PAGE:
Paranoia in a cat—hilarious. Paranoia in politics—sometimes hilarious, but often dangerous.
Gosh, now why would I be talking about paranoia? It’s not like the outlandish tales we hear are never true; sometimes they are. But more often, it seems they have only a grain of truth embroidered with a hefty helping of irrationality.
Between pretty much Hillary Clinton‘s entire public life, kerfuffles over the bathroom and Supreme Court nominations and the GOP free-for-all in the presidential race, I’m tempted at times to throw up my hands and hide in my room. But I have Internet access there too, sooooo …
What we’re seeing now in politics is nothing new, and it was nothing new in 1964 when Pulitzer Prize-winning historian Richard Hofstadter wrote about the “paranoid style” in Harper’s Magazine, focusing on America. “I call it the paranoid style,” Hofstadter wrote, “simply because no other word adequately evokes the sense of heated exaggeration, suspiciousness, and conspiratorial fantasy that I have in mind.”
Sen. Joe McCarthy’s red-baiting (which it seems never really went away), 19th century Populists’ notions of an international bankers’ conspiracy (ditto), the supposed plot by the pope to take over the world, and abolitionists’ fear of a slaveholder cabal in control of the U.S. were just a few bits of paranoid politics gone wild on both sides of the aisle. And the founders weren’t immune either (where do you think a lot of the ideas in the Constitution came from?).
But it was on the right that Hofstadter found more paranoia:
“[T]he modern right wing … feels dispossessed: America has been largely taken away from them and their kind, though they are determined to try to repossess it and to prevent the final destructive act of subversion. The old American virtues have already been eaten away by cosmopolitans and intellectuals; the old competitive capitalism has been gradually undermined by socialist and communist schemers; the old national security and independence have been destroyed by treasonous plots, having as their most powerful agents not merely outsiders and foreigners as of old but major statesmen who are at the very centers of American power.”
Naw … doesn’t sound at all familiar. I definitely haven’t read a thousand or so letters on anything like that. Oh … wait … but I’m sure any day now they’ll totally take over the world and prove the skeptics wrong …
“Hofstadter’s essay helped to shift thinking about conservatism—and American politics more broadly—by focusing attention on the symbolic, psychological elements of political life, instead of seeing political ideology as a natural outgrowth of material or economic interests.”
Paranoia is used in politics because it works, at least in the short term. If you capitalize on the fear, say, of something like foreign terrorism, you’ll find followers among the more anxious of us, those who most fear another 9/11. (Another Oklahoma City? Maybe not …) The tactic certainly worked in 1964 for Lyndon Johnson and his infamous nuclear apocalypse “Daisy” ad against Barry Goldwater.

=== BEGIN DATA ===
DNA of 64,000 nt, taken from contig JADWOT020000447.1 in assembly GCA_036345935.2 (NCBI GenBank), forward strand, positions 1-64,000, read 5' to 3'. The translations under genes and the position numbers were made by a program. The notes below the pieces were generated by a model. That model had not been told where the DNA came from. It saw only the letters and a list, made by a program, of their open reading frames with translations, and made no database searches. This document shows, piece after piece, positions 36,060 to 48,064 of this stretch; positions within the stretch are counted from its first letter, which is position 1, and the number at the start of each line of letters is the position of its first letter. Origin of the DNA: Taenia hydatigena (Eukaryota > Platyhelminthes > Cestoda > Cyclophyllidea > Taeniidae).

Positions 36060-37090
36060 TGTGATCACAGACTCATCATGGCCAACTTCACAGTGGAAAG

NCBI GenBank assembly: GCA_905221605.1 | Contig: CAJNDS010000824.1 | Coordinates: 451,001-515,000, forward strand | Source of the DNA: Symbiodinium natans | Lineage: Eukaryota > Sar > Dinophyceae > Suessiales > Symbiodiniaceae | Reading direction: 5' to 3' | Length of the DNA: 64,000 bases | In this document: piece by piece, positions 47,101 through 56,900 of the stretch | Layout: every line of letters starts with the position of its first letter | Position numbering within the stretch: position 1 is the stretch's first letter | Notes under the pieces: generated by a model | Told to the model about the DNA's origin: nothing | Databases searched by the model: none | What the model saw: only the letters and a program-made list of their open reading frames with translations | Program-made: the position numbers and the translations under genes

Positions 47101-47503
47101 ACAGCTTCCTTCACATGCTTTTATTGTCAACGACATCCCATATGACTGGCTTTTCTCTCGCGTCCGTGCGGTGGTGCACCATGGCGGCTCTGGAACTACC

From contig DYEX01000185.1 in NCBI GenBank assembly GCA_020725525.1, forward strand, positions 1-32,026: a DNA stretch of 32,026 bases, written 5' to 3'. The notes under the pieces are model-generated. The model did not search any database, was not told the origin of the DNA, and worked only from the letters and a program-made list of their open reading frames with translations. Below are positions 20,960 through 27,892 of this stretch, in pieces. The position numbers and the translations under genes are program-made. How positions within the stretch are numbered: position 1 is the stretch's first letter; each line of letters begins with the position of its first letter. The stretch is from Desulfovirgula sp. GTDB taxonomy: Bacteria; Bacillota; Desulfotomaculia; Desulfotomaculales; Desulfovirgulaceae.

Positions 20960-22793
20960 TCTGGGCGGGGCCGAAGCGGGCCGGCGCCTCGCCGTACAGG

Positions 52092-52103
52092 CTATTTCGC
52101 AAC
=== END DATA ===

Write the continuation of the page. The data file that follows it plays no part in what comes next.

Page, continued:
Hofstadter described the typical subscriber to this line of thinking:
“The paranoid spokesman sees the fate of conspiracy in apocalyptic terms—he traffics in the birth and death of whole worlds, whole political orders, whole systems of human values. He is always manning the barricades of civilization. …
Since what is at stake is always a conflict between absolute good and absolute evil, what is necessary is not compromise but the will to fight things out to a finish. Since the enemy is thought of as being totally evil and totally unappeasable, he must be totally eliminated—if not from the world, at least from the theatre of operations to which the paranoid directs his attention.”
Sounds like tin-foil manufacturers may see an upswing in business, especially considering the current rhetoric. I’m sure letters editors like me have also seen an uptick in paranoid letter-writers.
Some things we should fear. When fear rules your life, though, facts are forgotten … well, except for the “facts” (air quotes intended) manufactured from cherry-picked statistics and anecdotal evidence presented to buoy the case for fear.
Anecdotal evidence isn’t evidence of anything when it’s only isolated incidents, and statistics without proper context are meaningless. Nor is someone saying “I have a great mind” proof that that someone is a genius or even in possession of basic common sense.
But that doesn’t seem to matter when the fearmongering connects, as shown by Republican media consultant Frank Luntz’s focus group of current and former Donald Trump supporters late last year. The negatives just seemed to drive his approval higher among the group members, the Washington Post reported. “Normally, if I did this for a campaign, I’d have destroyed the candidate by this point,” Luntz told reporters.
What was scariest for me was the entrenchment seen among those who believed everything Trump said despite evidence disproving many of his assertions, such as his claims about the 9/11 hijackers’ wives leaving a few days before the attacks so they could watch them on TV from afar. According to the 9/11 Commission report, none of the hijackers had wives, girlfriends or family in the U.S.; reportedly only one was married at all, and one other had a girlfriend living in Germany.
But if Trump said it, it must be true. So yeah, fear works. Which means those of us who care about truth have to dig in just as much to try to dispel that fear.
I’m not liking our chances right now. I’ll be in my room trying to cuddle with the furry one.